The Mistake of 700 American BasesSubmitted by LatinsforPaul on Fri, 01/08/2010 - 11:11
Have Overseas Bases Been a Mistake?
by William Pfaff, January 08, 2010
PARIS — It is time to ask a question that virtually no one in an official or political position in the United States is willing to contemplate asking. For a person in a responsible public position to pose this question would be to risk exclusion from the realm of "serious" policy discussion. It could be, as they say in the bureaucracies, "a career destroyer."
It would be like declaring that after long analysis you had come to the conclusion that the world is indeed flat, and not round. A round earth is merely an illusion, which everyone has accepted, and adapted to — and fears challenging.
My question is the following. Has it been a terrible, and by now all but irreversible, error for the United States to have built a system of more than 700 military bases and stations girdling the world? Does it provoke war rather than provide security?
Each of six world regions now has a separate U.S. commander with his staff and intelligence, planning and potential operational capabilities. Central Command, based in Florida, currently is responsible for America’s Middle Eastern and Central Asian wars.
The other five commands — Atlantic, Pacific, Southern (for Latin America), Africa and Europe — oversee in detail what goes on in their assigned portions of the world, generating analyses, appreciations, and scenarios of possible reactions to a myriad of perceived or possible threats to the United States.
Each commander also makes contact with regional government military forces, so far as possible, cultivating good relations, professional exchanges and training. Each promotes training missions to the U.S. and military aid, and supports equipment purchases.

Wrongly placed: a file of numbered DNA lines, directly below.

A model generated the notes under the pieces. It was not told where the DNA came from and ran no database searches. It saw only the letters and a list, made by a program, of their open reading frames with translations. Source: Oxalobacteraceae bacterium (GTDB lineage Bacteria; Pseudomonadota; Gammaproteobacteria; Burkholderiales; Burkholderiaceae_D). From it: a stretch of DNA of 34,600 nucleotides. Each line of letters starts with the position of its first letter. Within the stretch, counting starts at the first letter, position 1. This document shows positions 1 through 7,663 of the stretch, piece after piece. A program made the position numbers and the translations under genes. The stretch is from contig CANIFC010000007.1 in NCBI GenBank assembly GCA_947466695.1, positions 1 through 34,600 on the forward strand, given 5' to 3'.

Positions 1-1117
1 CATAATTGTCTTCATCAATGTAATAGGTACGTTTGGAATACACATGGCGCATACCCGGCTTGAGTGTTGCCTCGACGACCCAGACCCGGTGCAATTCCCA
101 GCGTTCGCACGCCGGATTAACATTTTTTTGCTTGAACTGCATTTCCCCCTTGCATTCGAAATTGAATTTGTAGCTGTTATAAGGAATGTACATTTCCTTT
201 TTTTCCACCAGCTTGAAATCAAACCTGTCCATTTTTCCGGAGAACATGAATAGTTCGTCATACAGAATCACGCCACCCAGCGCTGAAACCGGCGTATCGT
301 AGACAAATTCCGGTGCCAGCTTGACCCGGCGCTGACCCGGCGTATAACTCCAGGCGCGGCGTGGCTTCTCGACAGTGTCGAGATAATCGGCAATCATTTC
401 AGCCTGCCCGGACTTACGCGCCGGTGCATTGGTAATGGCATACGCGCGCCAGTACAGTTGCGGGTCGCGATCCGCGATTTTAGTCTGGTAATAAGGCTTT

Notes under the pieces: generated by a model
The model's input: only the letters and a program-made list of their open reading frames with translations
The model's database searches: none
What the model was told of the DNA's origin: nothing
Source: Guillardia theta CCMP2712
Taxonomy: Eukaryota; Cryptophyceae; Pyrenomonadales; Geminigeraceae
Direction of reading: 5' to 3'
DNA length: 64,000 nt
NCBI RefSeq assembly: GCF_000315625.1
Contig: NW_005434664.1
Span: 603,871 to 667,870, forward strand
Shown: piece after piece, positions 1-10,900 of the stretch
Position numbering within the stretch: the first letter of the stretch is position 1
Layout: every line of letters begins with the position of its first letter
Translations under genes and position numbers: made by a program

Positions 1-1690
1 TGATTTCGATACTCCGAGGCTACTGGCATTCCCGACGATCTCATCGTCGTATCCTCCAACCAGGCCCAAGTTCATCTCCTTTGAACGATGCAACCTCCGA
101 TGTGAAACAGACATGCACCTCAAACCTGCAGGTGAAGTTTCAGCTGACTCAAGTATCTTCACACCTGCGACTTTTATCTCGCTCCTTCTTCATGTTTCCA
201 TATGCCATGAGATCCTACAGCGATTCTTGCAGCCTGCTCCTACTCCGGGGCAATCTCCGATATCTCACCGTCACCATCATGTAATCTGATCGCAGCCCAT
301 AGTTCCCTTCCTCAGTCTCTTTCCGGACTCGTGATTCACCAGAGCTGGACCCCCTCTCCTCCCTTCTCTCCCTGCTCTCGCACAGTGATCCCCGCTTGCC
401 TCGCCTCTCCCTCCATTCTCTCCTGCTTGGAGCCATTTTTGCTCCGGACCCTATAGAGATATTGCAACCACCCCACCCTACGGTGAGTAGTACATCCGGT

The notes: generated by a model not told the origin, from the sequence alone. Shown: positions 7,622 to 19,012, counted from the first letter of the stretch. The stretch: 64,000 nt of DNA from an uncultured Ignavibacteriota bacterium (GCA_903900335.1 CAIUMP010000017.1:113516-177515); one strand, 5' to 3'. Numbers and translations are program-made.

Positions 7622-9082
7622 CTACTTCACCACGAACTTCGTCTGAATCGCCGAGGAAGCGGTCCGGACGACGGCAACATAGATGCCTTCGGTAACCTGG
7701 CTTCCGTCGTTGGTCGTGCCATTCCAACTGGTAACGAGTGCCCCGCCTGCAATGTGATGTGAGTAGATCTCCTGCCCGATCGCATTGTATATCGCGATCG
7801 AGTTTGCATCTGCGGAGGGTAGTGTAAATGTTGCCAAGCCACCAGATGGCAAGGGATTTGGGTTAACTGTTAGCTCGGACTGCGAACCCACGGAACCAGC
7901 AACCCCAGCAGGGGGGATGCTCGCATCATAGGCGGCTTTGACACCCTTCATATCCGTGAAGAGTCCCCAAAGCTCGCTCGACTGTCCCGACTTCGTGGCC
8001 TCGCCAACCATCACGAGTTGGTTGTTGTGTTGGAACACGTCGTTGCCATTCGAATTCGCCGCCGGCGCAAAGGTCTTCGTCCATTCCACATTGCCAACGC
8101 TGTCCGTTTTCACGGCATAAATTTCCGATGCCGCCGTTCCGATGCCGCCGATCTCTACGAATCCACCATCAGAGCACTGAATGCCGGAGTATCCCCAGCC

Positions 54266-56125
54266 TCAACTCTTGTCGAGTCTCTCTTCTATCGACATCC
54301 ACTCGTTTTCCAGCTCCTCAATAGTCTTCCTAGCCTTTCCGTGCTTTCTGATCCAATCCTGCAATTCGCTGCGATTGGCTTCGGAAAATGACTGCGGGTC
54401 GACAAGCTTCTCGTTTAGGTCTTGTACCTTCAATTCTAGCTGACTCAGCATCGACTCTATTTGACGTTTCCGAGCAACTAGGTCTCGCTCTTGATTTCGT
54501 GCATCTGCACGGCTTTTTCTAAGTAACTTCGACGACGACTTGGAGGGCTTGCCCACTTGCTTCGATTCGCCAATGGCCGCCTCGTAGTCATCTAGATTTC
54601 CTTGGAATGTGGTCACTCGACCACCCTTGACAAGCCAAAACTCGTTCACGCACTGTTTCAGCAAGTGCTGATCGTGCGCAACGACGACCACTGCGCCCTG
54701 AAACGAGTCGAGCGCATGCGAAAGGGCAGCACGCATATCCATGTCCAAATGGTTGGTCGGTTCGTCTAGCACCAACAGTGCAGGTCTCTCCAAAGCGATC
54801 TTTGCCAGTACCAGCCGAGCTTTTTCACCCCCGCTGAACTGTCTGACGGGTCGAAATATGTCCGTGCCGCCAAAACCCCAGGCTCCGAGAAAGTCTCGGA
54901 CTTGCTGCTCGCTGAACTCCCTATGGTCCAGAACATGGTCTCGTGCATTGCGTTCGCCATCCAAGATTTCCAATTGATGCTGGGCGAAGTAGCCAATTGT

Each regional commander controls "main operating bases" abroad, which in turn support fully manned "forward operating sites," usually including permanently stationed American forces and an air base.
Beyond them, "cooperative security locations" are established, shared with the forces of allies or clients.
The hegemonic implications and intention of all this, which provides the military structure from which to conduct global interventions (or indeed a third world war), are readily acknowledged in Washington, and motivated by what Washington considers internationally valid and constructive reasons.
The unthinkable question with which I began this article was whether all of this has been a ghastly mistake. Many Americans question or oppose this system, but ordinarily with anti-militarist motives, or because they see it as imperialist, or part of an interventionist or aggressive foreign-policy outlook that they oppose.
My reason for questioning it is that it generates apprehension, hostility, and fear of the United States; frequently promotes insecurity; and has already provoked wars — unnecessary wars.
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